In my effort to be better about posting on social media and not cocooning myself into my own little hermit world, I’m changing up my weekly layout in my Hobonichi cousin author planner.
I set up a posting schedule for social media and wrote it in my planner so that I could check them off as I go during the week. I don’t know if it’ll work, but it’s important to me to keep connecting with people, in both my online and offline lives. Not just because my business is largely socially based and online, but also for my own mental health.
I’m not one of those people that can take social media breaks and be happy about it. Unlike most writers, I’m extroverted so I need to connect with people. It recharges me, reminds me of why I do what I do. It’s a tough combination with being shy or anxious, because sometimes my anxiety and fear gets in the way. I hide from people, from situations that trigger the anxiety. My anxiety one of the reasons I took two years off from writing. But it’s also why I was so unhappy during that time and I didn’t really realize why until recently.
When I was a child, I had undiagnosed social anxiety (because it was the 80s and social anxiety wasn’t a thing that people knew about back then). It was so bad that I refused to talk in school. They almost held me back in the first grade because they didn’t think I was developing like the other kids. But I was a smart kid, I wasn’t behind or stupid. I just didn’t want to talk. Thankfully, my parents refused to hold me back. It took moving to another country and this wonderfully nice third-grade teacher to get me to talk to anyone that wasn’t family or someone I’d been around for a long time.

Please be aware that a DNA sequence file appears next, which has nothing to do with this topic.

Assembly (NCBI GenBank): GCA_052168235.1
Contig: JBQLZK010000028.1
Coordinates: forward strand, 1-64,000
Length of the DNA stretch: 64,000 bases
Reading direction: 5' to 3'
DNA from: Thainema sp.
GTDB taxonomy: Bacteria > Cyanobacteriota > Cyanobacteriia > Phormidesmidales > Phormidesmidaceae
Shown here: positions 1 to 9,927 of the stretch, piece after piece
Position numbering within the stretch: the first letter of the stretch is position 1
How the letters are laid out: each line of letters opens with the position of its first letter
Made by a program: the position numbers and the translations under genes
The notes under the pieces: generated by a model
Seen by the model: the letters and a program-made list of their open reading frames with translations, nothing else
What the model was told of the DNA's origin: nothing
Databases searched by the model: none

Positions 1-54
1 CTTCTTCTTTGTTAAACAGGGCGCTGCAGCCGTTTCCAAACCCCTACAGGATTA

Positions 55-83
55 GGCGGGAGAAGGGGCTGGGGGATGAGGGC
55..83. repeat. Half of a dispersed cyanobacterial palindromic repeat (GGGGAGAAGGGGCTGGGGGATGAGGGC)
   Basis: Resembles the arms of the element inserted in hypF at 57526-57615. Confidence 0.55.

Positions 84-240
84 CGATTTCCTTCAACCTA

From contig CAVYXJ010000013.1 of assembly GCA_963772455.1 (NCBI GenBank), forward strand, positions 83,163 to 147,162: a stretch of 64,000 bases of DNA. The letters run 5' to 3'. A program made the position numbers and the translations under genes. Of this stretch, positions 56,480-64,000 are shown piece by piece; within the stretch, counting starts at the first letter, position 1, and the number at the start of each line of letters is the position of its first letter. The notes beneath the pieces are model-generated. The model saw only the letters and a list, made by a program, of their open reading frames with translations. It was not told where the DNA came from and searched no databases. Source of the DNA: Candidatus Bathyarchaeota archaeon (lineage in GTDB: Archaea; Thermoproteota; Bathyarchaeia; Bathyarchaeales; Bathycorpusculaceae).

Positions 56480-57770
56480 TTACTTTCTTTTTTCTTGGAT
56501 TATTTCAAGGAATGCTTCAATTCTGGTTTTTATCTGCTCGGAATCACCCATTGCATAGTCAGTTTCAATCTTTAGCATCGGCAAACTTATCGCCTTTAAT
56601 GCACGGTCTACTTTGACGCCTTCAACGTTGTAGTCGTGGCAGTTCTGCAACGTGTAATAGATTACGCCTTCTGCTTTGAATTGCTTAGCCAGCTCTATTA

None of this is in that video up there. It’s just a fun video about me trying a new weekly layout. But in creating that weekly spread, it made me think about all this afterward. Why I get stuck in ruts a lot, why routines drive me crazy. And it’s because they’re safe. I can hide with a good routine. I don’t have to try something new that I might fail at. I knew that somewhere inside me.
Sometimes, I see people with Real Anxiety and I feel guilty because my problems aren’t as drastic as others. I don’t have panic attacks. I don’t feel depressed. In general, my life now is better than it was two years ago. But my problems are still my problems and I deserve to be as mentally healthy as the next person.
Who knew a